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I may not be asking this question correctly, but my curiousity concerns separating the statistical significance of sampling about features (as opposed to whole samples), how to measure this, and how to integrate this into a model. Because of this, I will pose my question as a word problem:

Say you have been taking data for 15 years on giving out free hats to members of a group across many locations, as you are trying to model how many hats you should actually buy so that as few as possible are wasted (like a supply chain), and you plan on the hats being customized for each location. You don't have enough samples of handing out hats at each individual location (say you've done this 15 times for each location), but you have 100 locations, so given the assumption that behavior across locations is a function of location-agnostic features, you can use behavior from all locations to predict the number of hats you need for each individual locations.

So for this example, every sample is one instance of handing out hats, and each has a handful of these "potentially agnostic" features, like

  • how long you were handing out hats for
  • where the hats were handed out (city, region, time zone, etc)
  • day of the year
  • the expected size of the group at the location at that time
  • number of hats you had
  • the weather the day you gave them out
  • whether it was a holiday locally or not
  • the type of hats
  • most recent GDP growth was that quarter (idk maybe people like free t-shirts less in an up-economy), and
  • (obviously) the number of shirts you actually handed out.

...but then you throw in a feature like "number of comet appearances that year". Now, you still have 1500 samples that all have a "comets" feature, but because this feature varies so slowly, and the max number of "comets" you can have in your dataset could be but is likely not a representative sample (because sampling was over a 15 year period), it is highly improbable that behavior based on "comets" will be accurate over many future sample. Moreover, it could be the case that this poorly-sampled feature seems like it correlates well to the hats problem, but logically we know it would be a mistake to trust it. From my perspective, this makes it seem like the dataset has statistically significant amount of data, but some subset of the features are not representative.

My question is this: does this phenomenon have a name or formal definition in statistics, how does one measure if a feature sample in a dataset is representative of the range of that feature space, and what can we do to mitigate models from correlating falsely to such poorly sampled features?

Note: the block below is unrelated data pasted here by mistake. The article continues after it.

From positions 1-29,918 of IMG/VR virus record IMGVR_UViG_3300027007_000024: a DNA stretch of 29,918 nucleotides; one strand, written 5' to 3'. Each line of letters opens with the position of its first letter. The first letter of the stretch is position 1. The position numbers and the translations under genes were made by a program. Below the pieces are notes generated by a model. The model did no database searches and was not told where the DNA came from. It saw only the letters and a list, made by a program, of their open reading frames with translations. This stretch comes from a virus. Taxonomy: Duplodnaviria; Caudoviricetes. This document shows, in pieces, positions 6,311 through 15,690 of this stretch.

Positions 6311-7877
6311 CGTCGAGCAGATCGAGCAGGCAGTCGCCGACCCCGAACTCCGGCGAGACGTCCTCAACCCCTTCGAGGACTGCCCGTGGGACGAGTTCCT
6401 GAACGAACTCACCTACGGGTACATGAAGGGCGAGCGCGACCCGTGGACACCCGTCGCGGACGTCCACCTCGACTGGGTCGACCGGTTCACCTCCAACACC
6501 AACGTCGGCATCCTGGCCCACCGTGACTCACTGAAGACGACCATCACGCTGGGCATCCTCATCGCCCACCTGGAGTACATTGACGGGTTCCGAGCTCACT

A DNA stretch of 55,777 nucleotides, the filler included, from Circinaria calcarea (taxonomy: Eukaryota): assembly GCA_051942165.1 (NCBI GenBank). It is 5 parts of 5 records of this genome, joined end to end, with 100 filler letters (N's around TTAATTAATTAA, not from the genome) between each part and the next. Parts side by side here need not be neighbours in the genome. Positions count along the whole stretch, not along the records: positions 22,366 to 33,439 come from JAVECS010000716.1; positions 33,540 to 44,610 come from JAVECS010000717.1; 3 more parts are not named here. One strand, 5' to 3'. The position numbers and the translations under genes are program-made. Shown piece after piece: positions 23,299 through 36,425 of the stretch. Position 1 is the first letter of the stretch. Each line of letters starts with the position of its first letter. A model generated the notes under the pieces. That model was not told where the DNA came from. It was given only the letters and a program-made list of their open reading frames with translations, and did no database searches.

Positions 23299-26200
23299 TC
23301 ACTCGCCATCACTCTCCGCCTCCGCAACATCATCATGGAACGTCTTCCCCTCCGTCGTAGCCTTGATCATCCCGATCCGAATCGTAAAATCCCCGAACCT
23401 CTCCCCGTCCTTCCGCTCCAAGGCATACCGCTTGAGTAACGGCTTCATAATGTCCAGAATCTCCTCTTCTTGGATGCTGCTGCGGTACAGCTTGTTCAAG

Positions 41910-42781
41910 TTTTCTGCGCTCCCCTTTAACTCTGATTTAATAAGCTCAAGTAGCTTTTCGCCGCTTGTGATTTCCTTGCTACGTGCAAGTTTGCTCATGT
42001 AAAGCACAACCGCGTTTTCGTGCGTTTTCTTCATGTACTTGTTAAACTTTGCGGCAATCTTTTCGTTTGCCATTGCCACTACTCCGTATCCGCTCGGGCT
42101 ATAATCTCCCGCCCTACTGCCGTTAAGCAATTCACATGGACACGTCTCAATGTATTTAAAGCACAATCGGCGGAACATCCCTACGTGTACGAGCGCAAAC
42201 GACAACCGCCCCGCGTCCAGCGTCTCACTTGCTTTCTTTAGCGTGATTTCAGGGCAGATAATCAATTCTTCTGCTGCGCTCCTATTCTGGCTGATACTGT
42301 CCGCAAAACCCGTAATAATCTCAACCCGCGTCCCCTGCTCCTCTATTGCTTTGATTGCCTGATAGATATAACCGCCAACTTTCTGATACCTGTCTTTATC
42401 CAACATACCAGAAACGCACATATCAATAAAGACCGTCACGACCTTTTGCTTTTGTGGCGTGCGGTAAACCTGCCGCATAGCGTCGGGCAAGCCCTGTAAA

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does this phenomenon have a name or formal definition in statistics,

Not that I know of. "Overfitting" sort of describes this, but not exactly. There's also the term "spurious feature".

how does one measure if a feature sample in a dataset is representative of the range of that feature space

You can do statistical tests on a particular feature versus the response variable. For instance, you can get the p-value of their correlation.

what can we do to mitigate models from correlating falsely to such poorly sampled features?

Regularization is designed to address overfitting, but it isn't generally customized to different features. You could come up with a more complicated variant of regularization, such as giving different features different $\lambda$'s based on their statistical significance. You could also scale the features based on their significance, which would in many cases be equivalent.

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  • $\begingroup$ These are helpful insights, but as you point out, don't relate the feature to the feature space, only the response of feature in the dataset to some function (re: p-value testing). This relates directly to the issue that i was alluding to in the last paragraph (where a feature may appear to correlate based solely on the data, but prior knowledge about the distribution of that feature should indicate that they don't correlate. Scaling based on significance is a good idea, but I'd like to know the significance of the data to the feature space, not the functional space $\endgroup$ Aug 7 '18 at 22:13

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